So far we’ve been working with screen co-ordinates, with the origin (0,0) at the top left. But when reading/parsing NC drill files, the origin seems to follow cartesian co-ordinates with the origin in the bottom left (like you get when drawing a graph on a piece of paper).
So a quick hack later and our software now starts with the dot nearest the bottom-left-hand corner of the board
It then prompts to move the drilling head to the top-right-hand corner hole
And calculates a cutting path from the current hole (the top-right) back, not necessarily to the origin, but in a way that passes through each hole.
When the cutting head reaches point A, the general rule to follow is “move to the nearest undrilled dot”. If we were doing this job manually, we’d probably go from point A to point E, continue working up the board, then move to the left and work our way back down again.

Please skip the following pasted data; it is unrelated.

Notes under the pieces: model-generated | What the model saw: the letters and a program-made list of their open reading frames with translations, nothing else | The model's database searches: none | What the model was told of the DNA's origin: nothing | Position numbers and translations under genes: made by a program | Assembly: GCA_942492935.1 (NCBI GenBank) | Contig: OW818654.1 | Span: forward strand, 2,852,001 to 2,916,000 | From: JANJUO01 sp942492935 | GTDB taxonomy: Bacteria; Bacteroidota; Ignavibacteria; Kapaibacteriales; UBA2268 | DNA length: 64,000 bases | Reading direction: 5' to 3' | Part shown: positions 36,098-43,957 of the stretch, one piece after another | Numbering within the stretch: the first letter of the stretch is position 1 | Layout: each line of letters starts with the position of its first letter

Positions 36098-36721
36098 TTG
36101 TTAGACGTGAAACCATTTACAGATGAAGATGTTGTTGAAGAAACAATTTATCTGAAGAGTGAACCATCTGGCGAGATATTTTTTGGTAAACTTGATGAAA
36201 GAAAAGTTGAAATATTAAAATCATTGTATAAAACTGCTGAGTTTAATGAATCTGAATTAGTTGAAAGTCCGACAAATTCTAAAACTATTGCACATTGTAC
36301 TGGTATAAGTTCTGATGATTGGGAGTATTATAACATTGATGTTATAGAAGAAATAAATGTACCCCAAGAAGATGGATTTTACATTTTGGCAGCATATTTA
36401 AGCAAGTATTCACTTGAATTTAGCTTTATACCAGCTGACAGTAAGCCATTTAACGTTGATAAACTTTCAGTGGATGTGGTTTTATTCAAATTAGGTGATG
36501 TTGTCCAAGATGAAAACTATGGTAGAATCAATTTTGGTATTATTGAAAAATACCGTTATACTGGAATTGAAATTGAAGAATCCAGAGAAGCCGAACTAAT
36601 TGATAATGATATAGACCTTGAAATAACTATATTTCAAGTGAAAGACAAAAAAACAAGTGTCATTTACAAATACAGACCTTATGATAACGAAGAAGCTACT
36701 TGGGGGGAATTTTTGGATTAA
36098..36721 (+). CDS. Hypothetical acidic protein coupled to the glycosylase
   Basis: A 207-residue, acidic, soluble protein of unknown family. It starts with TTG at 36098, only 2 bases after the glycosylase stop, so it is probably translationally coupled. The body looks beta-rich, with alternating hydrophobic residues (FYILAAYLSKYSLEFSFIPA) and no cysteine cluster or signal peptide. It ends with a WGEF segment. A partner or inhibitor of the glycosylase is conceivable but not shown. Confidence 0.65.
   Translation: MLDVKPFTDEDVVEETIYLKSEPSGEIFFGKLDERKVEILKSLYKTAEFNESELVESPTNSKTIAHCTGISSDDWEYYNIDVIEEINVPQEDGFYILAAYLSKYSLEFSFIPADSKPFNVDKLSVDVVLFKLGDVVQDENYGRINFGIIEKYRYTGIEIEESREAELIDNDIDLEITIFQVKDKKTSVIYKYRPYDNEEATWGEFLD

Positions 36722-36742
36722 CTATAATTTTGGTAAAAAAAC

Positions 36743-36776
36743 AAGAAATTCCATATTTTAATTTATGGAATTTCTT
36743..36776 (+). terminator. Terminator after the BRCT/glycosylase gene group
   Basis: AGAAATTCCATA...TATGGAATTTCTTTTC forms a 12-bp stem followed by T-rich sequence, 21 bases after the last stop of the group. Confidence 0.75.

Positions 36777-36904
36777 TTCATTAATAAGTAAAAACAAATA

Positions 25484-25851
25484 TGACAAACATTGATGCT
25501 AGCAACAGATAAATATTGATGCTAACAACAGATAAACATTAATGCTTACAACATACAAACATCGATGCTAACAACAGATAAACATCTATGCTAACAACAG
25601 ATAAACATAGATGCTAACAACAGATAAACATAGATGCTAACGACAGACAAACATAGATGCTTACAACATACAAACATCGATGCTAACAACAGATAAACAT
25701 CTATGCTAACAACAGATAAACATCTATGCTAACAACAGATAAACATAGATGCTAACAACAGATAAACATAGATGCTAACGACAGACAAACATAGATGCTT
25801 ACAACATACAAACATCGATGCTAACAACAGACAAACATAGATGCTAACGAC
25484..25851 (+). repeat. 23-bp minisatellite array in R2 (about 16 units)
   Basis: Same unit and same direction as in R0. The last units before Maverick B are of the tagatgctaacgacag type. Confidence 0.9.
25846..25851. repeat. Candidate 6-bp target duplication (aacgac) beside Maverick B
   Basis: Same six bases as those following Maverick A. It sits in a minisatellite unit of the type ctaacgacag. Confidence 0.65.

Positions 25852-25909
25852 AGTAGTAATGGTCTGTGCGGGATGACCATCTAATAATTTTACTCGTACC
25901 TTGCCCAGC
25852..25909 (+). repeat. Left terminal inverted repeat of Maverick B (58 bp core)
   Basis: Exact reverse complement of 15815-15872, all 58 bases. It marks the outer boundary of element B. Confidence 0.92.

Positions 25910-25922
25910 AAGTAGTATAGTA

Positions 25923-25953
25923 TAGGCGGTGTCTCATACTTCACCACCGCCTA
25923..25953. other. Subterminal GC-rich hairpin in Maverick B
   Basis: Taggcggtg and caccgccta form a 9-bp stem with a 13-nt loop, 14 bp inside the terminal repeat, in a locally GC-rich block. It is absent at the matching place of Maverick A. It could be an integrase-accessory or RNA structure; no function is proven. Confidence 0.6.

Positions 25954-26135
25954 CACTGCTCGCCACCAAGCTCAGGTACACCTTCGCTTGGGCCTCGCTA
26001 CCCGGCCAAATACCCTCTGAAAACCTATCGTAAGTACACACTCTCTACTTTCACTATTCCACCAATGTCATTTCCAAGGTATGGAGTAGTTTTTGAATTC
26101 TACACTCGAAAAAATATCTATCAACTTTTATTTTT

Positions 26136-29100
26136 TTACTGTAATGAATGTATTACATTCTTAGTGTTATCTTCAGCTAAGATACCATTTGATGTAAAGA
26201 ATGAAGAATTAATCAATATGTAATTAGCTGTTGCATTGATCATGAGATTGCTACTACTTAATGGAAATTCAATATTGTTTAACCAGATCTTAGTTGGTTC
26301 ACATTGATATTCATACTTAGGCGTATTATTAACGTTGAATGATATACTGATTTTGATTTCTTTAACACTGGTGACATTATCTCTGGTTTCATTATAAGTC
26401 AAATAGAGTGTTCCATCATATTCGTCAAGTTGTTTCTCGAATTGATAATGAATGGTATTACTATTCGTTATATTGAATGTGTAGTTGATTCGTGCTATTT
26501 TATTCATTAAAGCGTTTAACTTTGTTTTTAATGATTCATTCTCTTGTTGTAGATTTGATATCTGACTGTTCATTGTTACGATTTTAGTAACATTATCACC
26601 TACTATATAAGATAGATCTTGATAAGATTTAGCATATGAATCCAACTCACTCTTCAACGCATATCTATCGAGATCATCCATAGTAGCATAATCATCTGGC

But that doesn’t actually follow the “move to the nearest dot” rule. From point A, the nearest dot is point B, so that’s the path that’s taken. Now at point B, point E is still further away than one of the other, non-drilled, points. So the head moves to point C instead. When it gets to point D, however, the nearest undrilled hole is point E, so the cutting head moves there and continues in a more predictable pattern.
We could probably “iron out” these peculiar movement patterns by looking ahead more than one hole at a time, but that’s an awful lot of work for something that we’ve not even tested yet! For now, we’ll live with a few quirks until we’ve seen it actually drill a PCB board!